APAC in the News (February Edition)

APAC in the News (February Edition)
Kahramanmaras Earthquake: Türkiye -Syria Earthquake

What happened: On 6 February 2023, a devastating earthquake of a magnitude of 7.8 on the Richter scale hit southern and central Türkiye along with northern and western Syria. The epicenter of this earthquake was in the Pazarcık district of Kahramanmaras province. Many aftershocks followed this first earthquake causing catastrophic damage and destruction. According to latest figure, over fifty thousand people have lost their lives and over a hundred thousand injured. Most recently an earthquake of magnitude 5.6 hit the region again on 27 February killing one and wounding a dozen people.

What’s Next: While the countries grapple with these devastating series of events, about a hundred countries and 16 international organisations have pledged aid to Türkiye. Unfortunately, the situation is more complex for Syria as getting aid into the country is hampered by political conflict and an acute humanitarian crisis. Countries across the globe are continuing to provide aid and support in multiple ways as the situation further unfolds.

Mass protests in Sri Lanka over IMF Austerity

What happened: Sri Lanka is currently dealing with the worst economic crisis it has seen in 70 years. According to the world bank it is an unsustainable debt and balance of payments crisis, due to which there have been unprecedented levels of inflation in the country and a shortage of supplies. Thus, leading the country into political, economic and social turmoil. In September 2022, Sri Lanka and the IMF reached a deal where they would extend a 48-month $2.9 billion loan to Sri Lanka to help restore economic stability. This would only be disbursed after satisfactory debt restructuring measures are put into place. In response President Ranil Wickremesinghe imposed steep tax hikes and spending cuts to secure the IMF bailout resulting in protests erupting across the country. Wickremesinghe went on to put a government ban on protests against the IMF rescue plan which has resulted in Sri Lankan workers going on strike in defiance of this protest.

What’s Next: Experts have called for a restructuring of the Sri Lankan economic model. Traditionally, Sri Lanka’s big exports have been agricultural such as cinnamon, spices and tea. Textile’s manufacturing is another major source of exports for Sri Lanka. But overall, there hasn’t been a great push towards any particular sector to help with the crisis. Another area for reform identified by the World Bank is liberalising imports and dismantling tariffs. thereby benefiting domestic producers, the retail and construction sectors.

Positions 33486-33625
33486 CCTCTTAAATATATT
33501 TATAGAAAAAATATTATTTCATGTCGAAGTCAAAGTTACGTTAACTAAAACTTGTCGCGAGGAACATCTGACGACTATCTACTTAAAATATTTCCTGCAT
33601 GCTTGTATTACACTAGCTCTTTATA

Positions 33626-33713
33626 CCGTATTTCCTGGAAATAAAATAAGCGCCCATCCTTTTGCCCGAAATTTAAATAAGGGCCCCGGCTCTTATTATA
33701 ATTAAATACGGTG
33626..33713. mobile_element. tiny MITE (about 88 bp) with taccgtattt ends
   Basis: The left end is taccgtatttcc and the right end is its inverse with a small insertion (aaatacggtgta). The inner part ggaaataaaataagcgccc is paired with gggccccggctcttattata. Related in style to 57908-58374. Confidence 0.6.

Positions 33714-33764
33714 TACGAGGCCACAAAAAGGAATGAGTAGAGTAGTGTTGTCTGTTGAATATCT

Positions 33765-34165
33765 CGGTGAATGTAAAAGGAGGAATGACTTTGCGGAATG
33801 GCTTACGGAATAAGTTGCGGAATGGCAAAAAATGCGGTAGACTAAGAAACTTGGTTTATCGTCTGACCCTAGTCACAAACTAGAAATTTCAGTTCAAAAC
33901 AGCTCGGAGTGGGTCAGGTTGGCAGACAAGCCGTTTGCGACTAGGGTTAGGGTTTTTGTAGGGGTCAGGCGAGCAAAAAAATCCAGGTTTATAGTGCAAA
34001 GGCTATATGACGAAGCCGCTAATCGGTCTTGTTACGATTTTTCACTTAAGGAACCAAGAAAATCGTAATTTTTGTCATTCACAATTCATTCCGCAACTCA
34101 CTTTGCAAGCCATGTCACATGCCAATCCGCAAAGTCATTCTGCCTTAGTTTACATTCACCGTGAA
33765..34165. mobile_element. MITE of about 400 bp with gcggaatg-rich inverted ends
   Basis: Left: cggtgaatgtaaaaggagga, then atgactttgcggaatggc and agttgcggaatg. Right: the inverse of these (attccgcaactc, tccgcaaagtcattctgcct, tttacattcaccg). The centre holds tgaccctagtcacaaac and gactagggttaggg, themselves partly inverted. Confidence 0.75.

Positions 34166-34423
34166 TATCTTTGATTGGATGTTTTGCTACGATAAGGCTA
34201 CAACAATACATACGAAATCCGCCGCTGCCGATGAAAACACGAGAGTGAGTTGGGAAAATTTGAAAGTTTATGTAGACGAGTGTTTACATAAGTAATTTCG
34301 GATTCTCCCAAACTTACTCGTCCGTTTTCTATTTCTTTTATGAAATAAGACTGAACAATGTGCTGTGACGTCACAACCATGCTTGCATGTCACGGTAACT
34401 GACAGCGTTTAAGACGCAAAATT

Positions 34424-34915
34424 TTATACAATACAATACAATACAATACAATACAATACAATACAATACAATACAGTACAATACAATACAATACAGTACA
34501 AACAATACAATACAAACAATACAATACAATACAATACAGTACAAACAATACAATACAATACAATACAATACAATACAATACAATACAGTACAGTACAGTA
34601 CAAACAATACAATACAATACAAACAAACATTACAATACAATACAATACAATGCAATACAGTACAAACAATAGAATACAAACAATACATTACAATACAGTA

South China Sea Discussions

What happened: China and four Asean states – Brunei, Malaysia, the Philippines, and Vietnam – have overlapping claims over the strategic waterway, an issue which has remained unresolved for decades. In February,  the United States and the Philippines agreed to restart joint patrols in the South China Sea region. These patrols had been suspended under Duterte. In the same month, the Philippine Coast Guard has moved to bolster its presence in South China Sea saying it is to help defend Filipino fishermen sailing in the area. On top of that, Philippines is also in talks with Australia and Japan to be a part of the joint South China Sea patrols.

What’s next: If the plan for the countries to join materialises, it will be the first time the Philippines has joined multilateral maritime patrols in the South China Sea, this move will likely cause concerns with China. This would also mean a realignment for the Philippines with the US, which had changed under its predecessor Duterte. Currently, Indonesia has organized a meeting for officials from Asean member states and China to negotiate a code of conduct (COC) for the South China Sea in March. The official name of the meeting will be: Meeting of the China-Asean Joint Working Group on the Implementation of the Declaration on the Conduct of Parties in the South China Sea (JWG-DOC).

Ministerial Visits in February

What happened: February saw several ministerial visits across Asia- Pacific, starting with the newly elected New Zealand Prime Minister Chris Hipkins who made Australia the first destination of his overseas trips. The discussion revolved around issues of citizenship, the cost-of-living issues as well as the Pacific policy. Philippine President Ferdinand Marcos paid a visit to Japan where bilateral agreement s were forged and pacts were made to further boost agriculture and information, communications and technology cooperation. Iran’s President Ebrahim Raisi made a rare visit to China to help implement a 25-year cooperation alliance between the two nations. Since the Visit, Xi Jinping is also set to visit Iran later in the year.

What’s next: These Ministerial visits result in economic as well as social changes within the region. For example, the Iranian President’s visit to China has been during a time when both countries are facing pressure from Western countries, raising concern about their growing ties. Ministerial visits made by Marcos across the region have also flagged newer discussions around the South China Sea Issue.

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